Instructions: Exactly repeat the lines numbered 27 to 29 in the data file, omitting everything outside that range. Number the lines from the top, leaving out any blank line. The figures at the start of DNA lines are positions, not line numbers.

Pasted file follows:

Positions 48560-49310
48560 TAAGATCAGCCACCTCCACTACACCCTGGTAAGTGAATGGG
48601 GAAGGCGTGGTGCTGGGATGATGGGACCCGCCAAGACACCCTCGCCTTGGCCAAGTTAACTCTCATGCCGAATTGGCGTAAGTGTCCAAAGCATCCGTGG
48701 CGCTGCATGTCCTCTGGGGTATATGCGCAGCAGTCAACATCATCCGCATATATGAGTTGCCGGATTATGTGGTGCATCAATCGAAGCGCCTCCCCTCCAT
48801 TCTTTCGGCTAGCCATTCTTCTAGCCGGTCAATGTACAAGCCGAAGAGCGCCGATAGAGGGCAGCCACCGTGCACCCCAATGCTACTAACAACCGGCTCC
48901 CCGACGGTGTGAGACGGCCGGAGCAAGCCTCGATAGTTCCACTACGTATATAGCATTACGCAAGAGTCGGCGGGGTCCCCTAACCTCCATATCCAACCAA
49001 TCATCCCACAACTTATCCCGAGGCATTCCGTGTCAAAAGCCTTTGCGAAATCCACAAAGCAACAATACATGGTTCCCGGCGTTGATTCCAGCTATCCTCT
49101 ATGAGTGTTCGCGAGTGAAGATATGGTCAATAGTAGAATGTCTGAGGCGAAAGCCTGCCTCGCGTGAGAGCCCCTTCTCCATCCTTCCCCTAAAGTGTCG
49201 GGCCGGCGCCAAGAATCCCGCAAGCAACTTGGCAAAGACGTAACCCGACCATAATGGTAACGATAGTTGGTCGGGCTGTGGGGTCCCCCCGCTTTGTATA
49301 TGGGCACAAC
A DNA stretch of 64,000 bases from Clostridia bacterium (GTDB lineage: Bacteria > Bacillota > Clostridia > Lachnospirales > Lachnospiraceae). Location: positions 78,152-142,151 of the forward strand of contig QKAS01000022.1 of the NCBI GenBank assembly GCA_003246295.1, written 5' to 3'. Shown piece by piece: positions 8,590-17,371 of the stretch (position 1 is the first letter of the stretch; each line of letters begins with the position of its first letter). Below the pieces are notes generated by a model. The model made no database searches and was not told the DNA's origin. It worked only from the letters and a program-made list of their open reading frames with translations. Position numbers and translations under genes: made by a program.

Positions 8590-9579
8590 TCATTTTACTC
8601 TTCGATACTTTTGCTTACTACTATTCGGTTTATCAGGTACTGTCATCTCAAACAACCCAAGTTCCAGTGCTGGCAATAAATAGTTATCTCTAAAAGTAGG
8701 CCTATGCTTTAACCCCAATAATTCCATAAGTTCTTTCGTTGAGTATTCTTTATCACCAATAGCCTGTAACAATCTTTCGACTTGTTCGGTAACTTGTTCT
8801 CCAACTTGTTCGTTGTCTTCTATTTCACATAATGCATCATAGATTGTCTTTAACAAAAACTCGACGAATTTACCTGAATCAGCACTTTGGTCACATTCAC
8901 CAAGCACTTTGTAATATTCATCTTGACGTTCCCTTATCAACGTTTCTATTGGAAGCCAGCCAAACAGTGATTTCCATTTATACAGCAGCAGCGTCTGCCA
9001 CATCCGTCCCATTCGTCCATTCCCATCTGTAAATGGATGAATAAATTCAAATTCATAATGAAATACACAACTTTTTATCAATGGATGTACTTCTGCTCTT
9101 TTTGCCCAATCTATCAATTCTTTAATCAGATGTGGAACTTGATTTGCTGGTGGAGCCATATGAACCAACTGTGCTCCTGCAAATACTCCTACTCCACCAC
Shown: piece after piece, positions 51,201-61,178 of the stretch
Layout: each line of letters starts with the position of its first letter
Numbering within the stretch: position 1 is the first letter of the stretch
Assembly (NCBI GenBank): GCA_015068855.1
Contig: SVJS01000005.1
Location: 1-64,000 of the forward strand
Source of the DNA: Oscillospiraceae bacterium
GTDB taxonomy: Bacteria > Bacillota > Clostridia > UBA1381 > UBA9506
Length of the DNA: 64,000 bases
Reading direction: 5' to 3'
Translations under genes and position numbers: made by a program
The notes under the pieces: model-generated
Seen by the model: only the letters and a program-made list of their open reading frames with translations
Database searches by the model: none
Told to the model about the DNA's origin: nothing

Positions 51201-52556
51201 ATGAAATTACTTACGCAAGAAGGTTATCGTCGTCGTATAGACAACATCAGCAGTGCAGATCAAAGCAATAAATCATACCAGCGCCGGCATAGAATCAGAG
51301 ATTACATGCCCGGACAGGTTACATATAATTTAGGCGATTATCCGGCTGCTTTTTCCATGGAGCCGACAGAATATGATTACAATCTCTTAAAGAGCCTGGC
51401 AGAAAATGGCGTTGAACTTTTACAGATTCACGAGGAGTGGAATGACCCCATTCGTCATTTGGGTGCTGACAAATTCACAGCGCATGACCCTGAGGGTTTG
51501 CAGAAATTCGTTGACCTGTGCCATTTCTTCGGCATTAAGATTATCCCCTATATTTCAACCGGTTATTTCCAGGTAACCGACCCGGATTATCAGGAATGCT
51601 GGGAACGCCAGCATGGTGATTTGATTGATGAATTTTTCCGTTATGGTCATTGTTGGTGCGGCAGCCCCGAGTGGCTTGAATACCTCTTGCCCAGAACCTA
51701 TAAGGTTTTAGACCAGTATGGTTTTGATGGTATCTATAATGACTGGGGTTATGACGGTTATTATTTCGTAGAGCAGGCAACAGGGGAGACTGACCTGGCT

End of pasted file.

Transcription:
GTDB taxonomy: Bacteria > Bacillota > Clostridia > UBA1381 > UBA9506
Length of the DNA: 64,000 bases
Reading direction: 5' to 3'